Vote Buying: We’re Equally Guilty As Delegates - Sam George To Parliamentarians

Member of Parliament for Ningo-Prampram constituency in the Greater Accra Region, Samuel George Nartey has begged to differ on the move by some of his colleague Parliamentarians blaming delegates and electorates only for the monetization of elections in the country.

“I am not afraid to speak the truth . . . we should be bold to speak the truth. What I said in Parliament is simple, that Parliamentarians should not stand in Parliament to speak as if we are angels. We should not solely blame the delegates for the vote-buying, but rather we must equally share the blame for initiating the giving,” he reproached.

Members of Parliament (MPs) have debated passionately about the issue of vote-buying at parliamentary primaries and elections at the national level.

This was after the National Democratic Congress (NDC) MP for Kumbungu constituency, Ras Mubarak, raised the issue in a statement made on the floor of Parliament.

According to the MP who lost the parliamentary primary in his constituency in the Northern Region, there should be ‘fast-tracked’ legislation by Parliament to outlaw all forms of inducement that would have a direct effect on voting in any elections.

But Sam George on Okay FM’s 'Ade Akye Abia' Morning Show challenged his fellow colleague Parliamentarians to deny looking for financial assistance during the Parliamentary primaries and the main elections in 2016 in order to win the primaries and the elections.

“If there is any of such a person in the House, the person should get up to receive applause. Ras Mubarak, who has now realized that vote-buying is destroying the fiber of democracy, did he not give out items during the 2016 general elections? Even with the current primaries he attended, did he not share things with the delegates?” he rhetorically asked.

He, however, was emphatic that Parliamentarians cannot escape the blame in vote-buying; thus, "we cannot lay the blame at the doorstep of the delegates or Ghanaians alone. We are part of the problem and if we are going to address the issue of monetization in politics, we must, first of all, admit that we are part of the problem.”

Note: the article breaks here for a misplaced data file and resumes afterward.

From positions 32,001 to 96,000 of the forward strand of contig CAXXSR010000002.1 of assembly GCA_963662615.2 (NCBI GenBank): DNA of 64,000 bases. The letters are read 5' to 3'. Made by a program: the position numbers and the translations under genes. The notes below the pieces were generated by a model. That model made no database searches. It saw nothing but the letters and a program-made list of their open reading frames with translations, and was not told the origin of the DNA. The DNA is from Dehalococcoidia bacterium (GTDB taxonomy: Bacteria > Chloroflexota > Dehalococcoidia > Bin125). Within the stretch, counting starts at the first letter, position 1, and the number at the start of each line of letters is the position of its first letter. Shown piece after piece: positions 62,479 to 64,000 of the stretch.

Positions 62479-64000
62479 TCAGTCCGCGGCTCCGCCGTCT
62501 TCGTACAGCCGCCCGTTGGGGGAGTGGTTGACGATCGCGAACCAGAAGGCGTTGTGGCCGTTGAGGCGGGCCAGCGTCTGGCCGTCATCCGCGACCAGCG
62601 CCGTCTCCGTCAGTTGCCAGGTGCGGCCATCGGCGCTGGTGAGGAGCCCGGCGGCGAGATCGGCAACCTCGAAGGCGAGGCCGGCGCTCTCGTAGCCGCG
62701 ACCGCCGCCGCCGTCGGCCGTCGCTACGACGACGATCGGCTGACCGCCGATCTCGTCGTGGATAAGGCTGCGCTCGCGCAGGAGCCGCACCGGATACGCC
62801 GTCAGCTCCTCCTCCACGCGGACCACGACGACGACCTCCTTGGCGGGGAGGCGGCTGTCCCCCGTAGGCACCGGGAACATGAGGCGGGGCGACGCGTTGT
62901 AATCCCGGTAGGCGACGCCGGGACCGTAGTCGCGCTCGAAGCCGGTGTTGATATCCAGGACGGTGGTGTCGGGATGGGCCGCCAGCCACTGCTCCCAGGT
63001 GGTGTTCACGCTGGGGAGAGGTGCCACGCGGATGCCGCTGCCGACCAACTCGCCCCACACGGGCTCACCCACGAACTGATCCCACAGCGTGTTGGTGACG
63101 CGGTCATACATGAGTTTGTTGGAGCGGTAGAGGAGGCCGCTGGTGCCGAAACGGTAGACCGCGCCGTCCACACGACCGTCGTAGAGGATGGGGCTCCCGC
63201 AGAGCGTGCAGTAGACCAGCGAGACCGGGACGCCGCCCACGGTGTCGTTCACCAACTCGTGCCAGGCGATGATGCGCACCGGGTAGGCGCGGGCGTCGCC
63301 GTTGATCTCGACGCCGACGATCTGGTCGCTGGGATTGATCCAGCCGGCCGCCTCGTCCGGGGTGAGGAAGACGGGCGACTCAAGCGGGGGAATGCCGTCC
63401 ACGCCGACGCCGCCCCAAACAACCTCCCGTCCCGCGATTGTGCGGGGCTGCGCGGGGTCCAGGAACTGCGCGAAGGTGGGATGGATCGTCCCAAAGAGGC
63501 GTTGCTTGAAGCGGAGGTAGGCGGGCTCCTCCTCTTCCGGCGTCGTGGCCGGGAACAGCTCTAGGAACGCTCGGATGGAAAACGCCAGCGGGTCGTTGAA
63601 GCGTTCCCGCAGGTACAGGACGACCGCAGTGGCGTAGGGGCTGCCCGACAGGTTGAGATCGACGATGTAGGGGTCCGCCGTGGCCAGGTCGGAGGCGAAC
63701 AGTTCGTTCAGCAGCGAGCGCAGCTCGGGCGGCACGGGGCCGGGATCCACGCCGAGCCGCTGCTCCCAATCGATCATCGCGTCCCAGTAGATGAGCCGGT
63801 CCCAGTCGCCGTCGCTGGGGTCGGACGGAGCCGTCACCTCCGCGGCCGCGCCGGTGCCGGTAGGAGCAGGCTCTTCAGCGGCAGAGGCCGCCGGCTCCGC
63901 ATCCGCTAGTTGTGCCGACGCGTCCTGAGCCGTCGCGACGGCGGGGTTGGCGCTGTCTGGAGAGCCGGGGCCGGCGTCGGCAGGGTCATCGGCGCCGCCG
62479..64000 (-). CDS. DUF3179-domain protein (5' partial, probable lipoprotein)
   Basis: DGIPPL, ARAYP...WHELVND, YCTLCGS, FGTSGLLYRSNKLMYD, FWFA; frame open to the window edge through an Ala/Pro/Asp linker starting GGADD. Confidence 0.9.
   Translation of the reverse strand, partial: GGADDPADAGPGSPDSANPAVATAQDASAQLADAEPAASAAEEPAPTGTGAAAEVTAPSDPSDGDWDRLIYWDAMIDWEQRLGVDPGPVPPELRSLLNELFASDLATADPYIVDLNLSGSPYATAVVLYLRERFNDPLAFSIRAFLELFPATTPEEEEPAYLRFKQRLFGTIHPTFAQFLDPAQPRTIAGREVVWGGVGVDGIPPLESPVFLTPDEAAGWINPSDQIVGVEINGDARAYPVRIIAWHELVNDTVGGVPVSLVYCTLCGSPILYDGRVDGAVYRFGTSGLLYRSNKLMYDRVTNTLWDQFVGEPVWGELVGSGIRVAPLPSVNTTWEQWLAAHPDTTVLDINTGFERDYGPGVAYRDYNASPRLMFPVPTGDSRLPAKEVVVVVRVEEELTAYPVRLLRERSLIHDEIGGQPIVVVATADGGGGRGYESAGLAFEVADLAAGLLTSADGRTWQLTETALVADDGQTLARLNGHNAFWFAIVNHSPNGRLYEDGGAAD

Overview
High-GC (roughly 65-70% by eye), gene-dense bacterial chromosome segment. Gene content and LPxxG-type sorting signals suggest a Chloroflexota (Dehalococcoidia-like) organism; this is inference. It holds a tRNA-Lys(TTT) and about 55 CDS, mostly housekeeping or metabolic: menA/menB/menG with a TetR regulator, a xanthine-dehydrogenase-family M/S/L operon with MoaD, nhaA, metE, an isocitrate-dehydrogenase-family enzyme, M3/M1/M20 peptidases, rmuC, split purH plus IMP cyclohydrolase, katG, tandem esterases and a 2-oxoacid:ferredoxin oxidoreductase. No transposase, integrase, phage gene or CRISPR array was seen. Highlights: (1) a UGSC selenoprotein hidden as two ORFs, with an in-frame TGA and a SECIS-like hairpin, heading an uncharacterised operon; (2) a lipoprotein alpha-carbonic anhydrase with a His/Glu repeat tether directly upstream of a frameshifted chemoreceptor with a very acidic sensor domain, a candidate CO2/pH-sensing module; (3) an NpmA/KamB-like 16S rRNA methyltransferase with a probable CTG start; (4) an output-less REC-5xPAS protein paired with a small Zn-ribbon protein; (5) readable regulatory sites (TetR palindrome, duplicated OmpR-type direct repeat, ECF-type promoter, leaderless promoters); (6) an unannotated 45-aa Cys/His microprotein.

He admitted that his contest with E.T Mensah in 2015 did not happen without money exchanging hands as he did not go to the delegates with empty hands; thus, Ras Mubarak cannot escape blame during the 2015 primaries as he used the method to take over the seat from the incumbent at the time.

“ . . today if things have changed and you come to Parliament to speak as if we are angels, nobody will take us seriously in this country. I said in Parliament that it is not a good practice but if we want to discuss such an issue and find a lasting solution to it, we have to, first of all, speak the truth and be honest with ourselves. We should look at the MPs who camp delegates during primaries and the MPs or candidates who share items,” he begged to differ.

He indicated that the delegates and electorates do not point guns at candidates to give them items or money during elections as such politicians should desist from such behavior before accusing delegates of receiving money to vote.  

“If everybody will accept that it is not good and we don’t share things, I am sure nobody will engage in it; it is a demand and supply thing. If no candidate is offering goodies, delegates will still come and vote . . . ,” he stated.

He reitirated that fighting monetization of elections starts with the politicians then it goes to the delegates and finally the electorates.

"Do you blame a delegate who has heard that a candidate is throwing money around? How do you blame such a person?” he asked.